When luxury brokerage Sotheby’s International Realty announced in September it had facilitated one of the first U.S. home sales for bitcoin, the dollar value of a single bitcoin equaled $3,429.
Since the sale of the home in Austin, Texas, for which the sales price was never disclosed, the value of a single bitcoin—a cryptocurrency backed by an online ledger called the blockchain—has quadrupled to over $13,800 and turned a swath of early adopters into millionaires in a matter of months. At one point earlier this month a single bitcoin was worth as much as $19,200.
One of the first purchases people make with their bitcoin windfall: A home, experts say.
“Real estate is the first impact I see for this nouveau riche,” said Joe Kelly, who co-founded Unchained Capital, a startup that allows bitcoin owners to borrow against their cryptocurrency.
The process is fairly straightforward for the homeowner involved in a blockchain currency transaction. It’s the buyer who faces more nuance as he or she weighs the tax implications and other considerations before trading their coins in for square footage, experts say.
In Miami, for example, a financier is seller a 950-square-foot Miami condo with a price of about 60 bitcoins, said Douglas Elliman broker Dean Bloch.
“My seller has been in finance for the past 25 years and he’s decided to sell this place just for bitcoin,” Mr. Bloch said.
The seller owns three other homes and is using the sale of the Miami condo as a way to acquire cryptocurrency, the agent said.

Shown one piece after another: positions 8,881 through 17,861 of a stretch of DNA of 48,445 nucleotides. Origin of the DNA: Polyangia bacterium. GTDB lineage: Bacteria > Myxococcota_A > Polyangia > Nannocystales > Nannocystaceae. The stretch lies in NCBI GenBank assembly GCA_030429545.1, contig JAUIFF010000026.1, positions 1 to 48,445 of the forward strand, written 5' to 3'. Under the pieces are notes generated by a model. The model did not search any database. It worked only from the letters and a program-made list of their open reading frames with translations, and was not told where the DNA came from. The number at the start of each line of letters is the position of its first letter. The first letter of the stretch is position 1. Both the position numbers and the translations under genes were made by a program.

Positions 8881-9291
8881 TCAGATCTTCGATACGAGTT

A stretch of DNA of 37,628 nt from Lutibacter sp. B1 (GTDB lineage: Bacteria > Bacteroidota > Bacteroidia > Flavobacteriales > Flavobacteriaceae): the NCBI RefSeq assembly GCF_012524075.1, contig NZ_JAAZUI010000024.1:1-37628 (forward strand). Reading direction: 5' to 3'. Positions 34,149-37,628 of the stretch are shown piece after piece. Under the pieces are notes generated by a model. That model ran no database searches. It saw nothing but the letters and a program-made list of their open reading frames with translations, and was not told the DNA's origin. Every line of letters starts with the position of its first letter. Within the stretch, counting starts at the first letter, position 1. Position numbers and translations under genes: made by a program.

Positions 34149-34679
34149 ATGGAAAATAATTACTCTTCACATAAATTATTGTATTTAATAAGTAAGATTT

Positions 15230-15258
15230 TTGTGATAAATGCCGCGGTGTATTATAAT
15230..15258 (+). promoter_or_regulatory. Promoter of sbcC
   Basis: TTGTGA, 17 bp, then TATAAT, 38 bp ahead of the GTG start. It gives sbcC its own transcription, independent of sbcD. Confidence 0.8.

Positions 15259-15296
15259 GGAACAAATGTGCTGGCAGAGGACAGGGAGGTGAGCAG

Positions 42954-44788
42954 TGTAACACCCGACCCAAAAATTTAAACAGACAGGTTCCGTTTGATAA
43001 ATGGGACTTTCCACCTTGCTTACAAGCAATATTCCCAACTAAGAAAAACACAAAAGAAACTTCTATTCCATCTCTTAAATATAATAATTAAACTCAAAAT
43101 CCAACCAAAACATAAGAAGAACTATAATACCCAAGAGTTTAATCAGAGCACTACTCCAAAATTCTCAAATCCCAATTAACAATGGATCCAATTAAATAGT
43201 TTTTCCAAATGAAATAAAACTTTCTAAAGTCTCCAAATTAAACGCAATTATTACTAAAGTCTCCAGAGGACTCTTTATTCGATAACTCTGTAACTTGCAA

Once they get a suitable offer, the transaction works like an all-cash purchase, but instead of using bank accounts, the buyer transfers bitcoins to the seller’s digital “wallet,” which takes about 15 minutes.
The seller would also need a lawyer at the closing—who might accept fees only in dollars rather than bitcoin—and/or find a title insurance company to underwrite the sale, Mr. Bloch said.
A two-bedroom condo traded hands in December for 17.741 Bitcoin, or the equivalent of $275,000 in what Brown Harris Stevens agents Stephan Burke and Carol Cassis said on social media was the first “bitcoin to bitcoin” real estate transaction in the U.S. In past sales that involved bitcoin, the buyer converted the cryptocurrency to fiat through websites like Coinify or Bitpay before closing the sale.
Sellers accepting bitcoin, however, should keep a sharp eye on the daily fluctuations in the currency’s value due to its volatility. They can hedge against potential devaluation by adding a bitcoin premium to the asking price.
By contrast, the nouveau riche looking to get something tangible out of their cryptocurrency investment have a bit more to consider.
If a seller won’t accept bitcoin outright, then a buyer needs first to sell to a third party for U.S. dollars, euros or another fiat currency.
Property site Redfin reports that its brokers have facilitated a number of deals where buyers sold bitcoins to make the down payment. For instance, one buyer sold two coins, each for over $7,400, to make the down payment on a home in Carlsbad, California.
Not every exchange has gone so smoothly, however. Redfin Agent Carina Isentaeva, based in San Francisco, saw a deal for a luxury home in Silicon Valley fall through when the client couldn’t sell bitcoins in time to make good on his offer.
Even a direct exchange of property for bitcoins holds tax implications a buyer should consider, said Robert W. Wood, a San Francisco-based tax lawyer.
The U.S. government recognizes bitcoin as property and officially under the new tax law starting Jan. 1, 2018, anyone trading cryptocurrency would trigger a capital gains tax.
Mr. Wood compared buying property with cryptocurrency to trading IBM stock for a new home. The home buyer would pay roughly 20% in capital gains tax and another 3.8% net investment tax on the amount their bitcoins had appreciated since they first bought or mined for them. That could be one doozy of a tax bill if the trader got into the crypto game when infant bitcoins were worth less than a dollar.
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